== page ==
Carnival Cruise Lines today announced a unique and exciting new “Fun Ship” cruise program from Port Canaveral, Fla.
The 2,052-passenger Carnival Ecstasy will operate four- and five-day Bahamas cruises from the Space Coast beginning November 7, 2011. The move further bolsters Carnival\’s position as Port Canaveral\’s largest cruise operator with three year-round ships carrying approximately 600,000 guests annually.
“In addition to offering a convenient departure point for millions of consumers in the southeastern U.S., along with attractive port facilities and excellent flight options into nearby Orlando, Port Canaveral is an extremely popular homeport and we\’re excited to provide our guests with some fantastic new cruise choices from Central Florida,” said Gerry Cahill, Carnival president and CEO.
On the Carnival Ecstasy\’s new schedule, two different four-day itineraries will be offered, along with two different five-day itineraries.
Carnival Ecstasy will depart Thursdays on four-day \’long weekend\’ cruises visiting Nassau and Half Moon Cay or Freeport. Five-day cruises will depart Mondays and Saturdays and call at Nassau, Freeport and Half Moon Cay or Key West.
With Carnival Ecstasy\’s new four- and five-day schedule, combined with year-round three- and four-day Bahamas cruises aboard Carnival Sensation and seven-day eastern and western Caribbean voyages on Carnival Dream, the line will offer an unprecedented array of cruise lengths and itineraries from Port Canaveral.
Prior to repositioning to Port Canaveral, the Carnival Ecstasy will continue to operate from Galveston, Texas through September 8, 2011 and then from New Orleans September 22 through November 5, 2011, as previously scheduled.
A ‘once in one hundred year’ earthquake has hit Japan, the most powerful since records began struck the north-east coast on Friday, triggering a massive tsunami.
Ships, cars, even a bullet train are missing, swept away by a wall of water after the 8.9 magnitude tremor took hold of north-east Tokyo.
A state of emergency has been declared at a nuclear power plant, where pressure went over the normal levels.
Thousands of people living near the Fukushima nuclear power plant have been ordered to evacuate.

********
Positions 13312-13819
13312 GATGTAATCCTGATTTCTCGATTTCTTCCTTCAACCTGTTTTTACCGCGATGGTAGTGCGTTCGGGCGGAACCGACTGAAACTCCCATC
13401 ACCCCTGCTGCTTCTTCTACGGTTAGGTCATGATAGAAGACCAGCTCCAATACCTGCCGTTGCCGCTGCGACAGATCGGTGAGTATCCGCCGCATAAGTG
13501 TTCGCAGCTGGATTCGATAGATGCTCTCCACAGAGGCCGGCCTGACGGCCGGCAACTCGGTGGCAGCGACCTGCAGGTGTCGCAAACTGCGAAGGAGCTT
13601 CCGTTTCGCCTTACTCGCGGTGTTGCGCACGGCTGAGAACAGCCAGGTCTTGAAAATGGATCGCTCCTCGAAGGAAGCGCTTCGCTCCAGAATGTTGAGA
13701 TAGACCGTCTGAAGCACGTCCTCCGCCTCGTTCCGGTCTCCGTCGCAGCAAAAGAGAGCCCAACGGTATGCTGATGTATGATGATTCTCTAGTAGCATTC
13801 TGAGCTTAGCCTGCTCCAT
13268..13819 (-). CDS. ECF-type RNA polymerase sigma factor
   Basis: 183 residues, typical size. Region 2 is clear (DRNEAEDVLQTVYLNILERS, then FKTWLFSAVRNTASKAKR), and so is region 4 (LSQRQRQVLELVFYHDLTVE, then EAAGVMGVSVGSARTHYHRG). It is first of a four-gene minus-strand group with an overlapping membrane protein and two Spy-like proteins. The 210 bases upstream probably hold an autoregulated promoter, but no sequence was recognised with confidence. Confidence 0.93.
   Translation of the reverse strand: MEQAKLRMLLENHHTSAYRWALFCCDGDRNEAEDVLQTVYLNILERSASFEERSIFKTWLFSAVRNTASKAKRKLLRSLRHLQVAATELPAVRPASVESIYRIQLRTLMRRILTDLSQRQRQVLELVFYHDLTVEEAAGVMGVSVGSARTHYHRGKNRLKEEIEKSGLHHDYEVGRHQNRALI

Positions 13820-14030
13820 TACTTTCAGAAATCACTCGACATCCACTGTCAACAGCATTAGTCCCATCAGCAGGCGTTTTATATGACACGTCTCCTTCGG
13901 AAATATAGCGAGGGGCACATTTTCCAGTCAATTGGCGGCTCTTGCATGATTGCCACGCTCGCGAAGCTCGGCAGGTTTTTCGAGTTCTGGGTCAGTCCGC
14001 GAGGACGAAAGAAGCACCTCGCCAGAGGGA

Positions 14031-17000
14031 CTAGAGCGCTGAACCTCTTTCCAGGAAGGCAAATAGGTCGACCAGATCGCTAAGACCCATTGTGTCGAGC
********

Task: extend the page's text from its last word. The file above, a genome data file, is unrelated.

The death toll has been predicted to reach over 10,000 -thousands are still missing, but it is feared they many not be found.
Japan’s ground self-defence forces have been deployed, and the government has asked the US military based in the country for help. The scale of destruction from the biggest quake ever recorded in Japan will become clear only at first light.
US Secretary of State Hillary Clinton had earlier said the US Air Force had flown emergency coolant to the site.
But US officials later said no coolant had been handed over because the Japanese had decided to handle the situation themselves.
The UN’s nuclear agency said four nuclear power plants had shut down safely.
The tsunami rolled across the Pacific at 800km/h (500mph) – as fast as a jetliner – before hitting Hawaii and the US West Coast, but there were no reports of major damage from those regions.
In other developments:
- Four trains are missing along the coast, says Japan Railways; and a ship carrying 100 people was swept away
- Fire has engulfed swathes of the coast in Miyagi prefecture’s Kesennuma city, one-third of which is reportedly under water
- A major explosion hit a petrochemical plant in Sendai; further south a huge blaze swept an oil refinery in Ichihara city, Chiba prefecture
- Some 1,800 homes are reported to have been destroyed in the city of Minamisoma, Fukushima prefecture
- A dam burst in north-eastern Fukushima prefecture, sweeping away homes, Kyodo news agency reports
- At least 20 people were injured in Tokyo when the roof of a hall collapsed on to a graduation ceremony
At approximately 11:26 am on Friday, the Pacific Tsunami Warning Centre cancelled the tsunami advisory for the Hawaiian Islands following the 8.9 earthquake that struck Japan sending a tsunami warning throughout the Pacific. The event passed with no major impact to Hawaii’s six major islands – Kauai, Oahu, Molokai, Lanai, Maui, and Hawaii Island – and with the exception of a section of Alii Drive in Kailua-Kona on Hawaii Island; it is business as usual across the state.
Travellers heading to Hawaii should continue do so with confidence after checking with their airline as there may be some temporary delays. Tourist attractions are open and functioning as normal, including the Polynesian Cultural Centre and Battleship Missouri Memorial, to name a few.
Those travelling to Japan should call their airline carrier for the latest flight updates and information.
Our thoughts and condolences go out to the people of Japan, especially those who have lost loved ones in this tragic event.